Khan Academy Changes Math Class Structure

From Wired magazine as How Khan Academy is Changing the Rules of Education.  You see, you use the tool, first like you think you are going to as an assist for after school, and then you simply change how instruction is delivered.  The valuable part of a teacher is individualizing the education and providing the support, not always the original lecture.  Make no mistakes here, some lectures Khan just doesn’t deliver the same way, the relationship builds through the presentation.  Where it doesn’t….well, read the article.

Initially, Thordarson thought Khan Academy would merely be a helpful supplement to her normal instruction. But it quickly become far more than that. She’s now on her way to “flipping” the way her class works. This involves replacing some of her lectures with Khan’s videos, which students can watch at home. Then, in class, they focus on working problem sets. The idea is to invert the normal rhythms of school, so that lectures are viewed on the kids’ own time and homework is done at school. It sounds weird, Thordarson admits, but this flipping makes sense when you think about it. It’s when they’re doing homework that students are really grappling with a subject and are most likely to need someone to talk to. And now Thordarson can tell just when this grappling occurs: Khan Academy provides teachers with a dashboard application that lets her see the instant a student gets stuck.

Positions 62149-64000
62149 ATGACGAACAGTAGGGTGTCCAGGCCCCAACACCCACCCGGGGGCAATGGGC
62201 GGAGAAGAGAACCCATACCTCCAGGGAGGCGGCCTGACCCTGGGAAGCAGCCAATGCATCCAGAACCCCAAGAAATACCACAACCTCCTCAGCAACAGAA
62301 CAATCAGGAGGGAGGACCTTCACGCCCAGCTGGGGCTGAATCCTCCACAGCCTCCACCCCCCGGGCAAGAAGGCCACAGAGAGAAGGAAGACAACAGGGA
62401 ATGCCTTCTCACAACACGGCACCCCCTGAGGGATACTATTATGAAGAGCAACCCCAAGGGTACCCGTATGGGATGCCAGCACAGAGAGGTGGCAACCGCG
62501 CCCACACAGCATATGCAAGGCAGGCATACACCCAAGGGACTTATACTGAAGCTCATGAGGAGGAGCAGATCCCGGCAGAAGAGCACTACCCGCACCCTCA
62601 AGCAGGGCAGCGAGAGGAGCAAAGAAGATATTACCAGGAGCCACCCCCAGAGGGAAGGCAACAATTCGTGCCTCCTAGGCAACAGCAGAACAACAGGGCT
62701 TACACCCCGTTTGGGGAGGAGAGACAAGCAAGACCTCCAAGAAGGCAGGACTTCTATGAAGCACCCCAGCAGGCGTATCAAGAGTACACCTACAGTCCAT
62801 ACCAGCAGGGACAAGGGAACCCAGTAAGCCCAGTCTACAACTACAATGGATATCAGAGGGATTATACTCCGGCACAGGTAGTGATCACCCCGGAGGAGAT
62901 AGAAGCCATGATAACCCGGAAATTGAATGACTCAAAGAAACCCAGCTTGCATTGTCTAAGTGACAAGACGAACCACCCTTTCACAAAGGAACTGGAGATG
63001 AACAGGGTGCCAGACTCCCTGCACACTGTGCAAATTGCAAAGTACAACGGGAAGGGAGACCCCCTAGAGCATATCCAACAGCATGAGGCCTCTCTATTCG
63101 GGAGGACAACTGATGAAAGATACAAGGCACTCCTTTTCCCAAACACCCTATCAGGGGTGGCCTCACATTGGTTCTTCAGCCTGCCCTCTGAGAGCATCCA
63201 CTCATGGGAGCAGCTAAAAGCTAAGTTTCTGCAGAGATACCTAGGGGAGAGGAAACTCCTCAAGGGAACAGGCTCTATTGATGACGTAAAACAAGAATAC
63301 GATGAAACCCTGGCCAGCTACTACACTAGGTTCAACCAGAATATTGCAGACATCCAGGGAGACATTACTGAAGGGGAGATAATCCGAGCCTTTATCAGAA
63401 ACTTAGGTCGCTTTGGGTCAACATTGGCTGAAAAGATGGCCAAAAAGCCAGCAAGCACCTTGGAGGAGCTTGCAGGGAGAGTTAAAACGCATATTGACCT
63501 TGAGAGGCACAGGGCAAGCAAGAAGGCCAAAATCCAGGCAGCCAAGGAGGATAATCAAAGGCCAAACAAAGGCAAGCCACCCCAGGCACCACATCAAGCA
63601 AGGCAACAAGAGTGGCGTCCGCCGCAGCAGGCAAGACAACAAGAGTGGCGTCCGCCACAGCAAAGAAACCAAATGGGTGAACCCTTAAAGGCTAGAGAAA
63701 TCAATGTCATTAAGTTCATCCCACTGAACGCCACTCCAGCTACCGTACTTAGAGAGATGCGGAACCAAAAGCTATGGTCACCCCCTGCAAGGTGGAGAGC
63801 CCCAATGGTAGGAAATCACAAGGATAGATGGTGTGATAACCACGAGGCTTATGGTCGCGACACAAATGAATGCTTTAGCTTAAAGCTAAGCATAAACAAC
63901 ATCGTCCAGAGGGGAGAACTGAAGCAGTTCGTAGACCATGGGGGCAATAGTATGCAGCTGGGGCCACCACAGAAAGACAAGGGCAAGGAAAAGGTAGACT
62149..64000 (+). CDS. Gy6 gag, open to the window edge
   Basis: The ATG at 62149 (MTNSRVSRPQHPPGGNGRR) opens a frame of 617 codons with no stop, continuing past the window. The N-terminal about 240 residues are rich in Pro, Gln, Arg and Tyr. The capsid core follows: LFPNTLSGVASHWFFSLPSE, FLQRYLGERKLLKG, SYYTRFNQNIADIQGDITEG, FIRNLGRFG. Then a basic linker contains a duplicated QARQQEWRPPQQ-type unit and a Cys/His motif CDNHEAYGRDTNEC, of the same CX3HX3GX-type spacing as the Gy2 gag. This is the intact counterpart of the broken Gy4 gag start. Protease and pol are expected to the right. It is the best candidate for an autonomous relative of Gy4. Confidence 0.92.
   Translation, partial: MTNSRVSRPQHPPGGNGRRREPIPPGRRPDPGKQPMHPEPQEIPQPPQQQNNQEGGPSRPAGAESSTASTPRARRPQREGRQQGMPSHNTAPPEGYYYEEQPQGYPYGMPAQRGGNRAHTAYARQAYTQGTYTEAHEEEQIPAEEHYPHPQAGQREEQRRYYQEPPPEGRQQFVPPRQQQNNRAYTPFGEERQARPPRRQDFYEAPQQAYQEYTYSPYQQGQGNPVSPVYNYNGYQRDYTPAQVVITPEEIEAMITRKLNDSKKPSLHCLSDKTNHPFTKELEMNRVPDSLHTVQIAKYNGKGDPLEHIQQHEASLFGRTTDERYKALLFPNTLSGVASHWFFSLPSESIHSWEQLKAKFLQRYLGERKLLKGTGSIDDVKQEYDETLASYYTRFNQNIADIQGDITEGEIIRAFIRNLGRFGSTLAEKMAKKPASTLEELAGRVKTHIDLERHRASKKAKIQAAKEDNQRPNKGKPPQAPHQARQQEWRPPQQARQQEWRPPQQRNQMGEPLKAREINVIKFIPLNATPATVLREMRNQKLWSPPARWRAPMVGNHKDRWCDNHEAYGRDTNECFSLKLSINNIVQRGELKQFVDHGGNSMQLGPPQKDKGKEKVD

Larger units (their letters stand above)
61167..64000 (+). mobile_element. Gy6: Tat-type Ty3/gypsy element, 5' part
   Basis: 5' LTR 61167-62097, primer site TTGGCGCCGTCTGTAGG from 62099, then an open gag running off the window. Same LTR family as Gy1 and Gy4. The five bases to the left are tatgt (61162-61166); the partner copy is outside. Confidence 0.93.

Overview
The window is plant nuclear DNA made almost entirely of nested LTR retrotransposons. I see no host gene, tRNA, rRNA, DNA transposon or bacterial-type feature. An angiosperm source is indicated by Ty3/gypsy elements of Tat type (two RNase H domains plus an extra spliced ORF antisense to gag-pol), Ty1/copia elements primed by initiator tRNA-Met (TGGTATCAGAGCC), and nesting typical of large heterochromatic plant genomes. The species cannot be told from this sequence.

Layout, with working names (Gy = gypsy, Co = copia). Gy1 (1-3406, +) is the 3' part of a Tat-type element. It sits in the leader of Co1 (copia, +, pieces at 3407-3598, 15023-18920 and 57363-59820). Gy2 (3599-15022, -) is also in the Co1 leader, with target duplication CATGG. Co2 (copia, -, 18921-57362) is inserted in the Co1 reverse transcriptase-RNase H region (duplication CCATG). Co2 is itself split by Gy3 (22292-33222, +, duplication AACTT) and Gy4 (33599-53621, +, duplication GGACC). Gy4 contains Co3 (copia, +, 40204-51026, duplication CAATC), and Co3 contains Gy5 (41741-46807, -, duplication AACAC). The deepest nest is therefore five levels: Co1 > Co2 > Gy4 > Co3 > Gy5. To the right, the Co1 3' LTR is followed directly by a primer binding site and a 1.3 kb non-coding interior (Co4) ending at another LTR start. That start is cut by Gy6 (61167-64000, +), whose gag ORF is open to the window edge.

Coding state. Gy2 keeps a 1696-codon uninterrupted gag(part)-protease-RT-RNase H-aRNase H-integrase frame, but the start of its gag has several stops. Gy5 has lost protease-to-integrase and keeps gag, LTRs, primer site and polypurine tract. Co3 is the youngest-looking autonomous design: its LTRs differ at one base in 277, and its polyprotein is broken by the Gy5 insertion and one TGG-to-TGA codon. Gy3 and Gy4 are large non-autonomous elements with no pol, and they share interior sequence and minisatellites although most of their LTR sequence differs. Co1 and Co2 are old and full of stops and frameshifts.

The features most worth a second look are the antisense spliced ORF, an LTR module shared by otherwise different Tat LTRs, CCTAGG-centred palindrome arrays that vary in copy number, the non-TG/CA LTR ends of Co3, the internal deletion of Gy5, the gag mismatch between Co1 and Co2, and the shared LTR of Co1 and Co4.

“I’m able to give specific, pinpointed help when needed,” she says.

The result is that Thordarson’s students move at their own pace. Those who are struggling get surgically targeted guidance, while advanced kids like Carpenter rocket far ahead; once they’re answering questions without making mistakes, Khan’s site automatically recommends new topics to move on to. Over half the class is now tackling subjects like algebra and geometric formulas. And even the less precocious kids are improving: Only 3 percent of her students were classified as average or lower in end-of-year tests, down from 13 percent at midyear.

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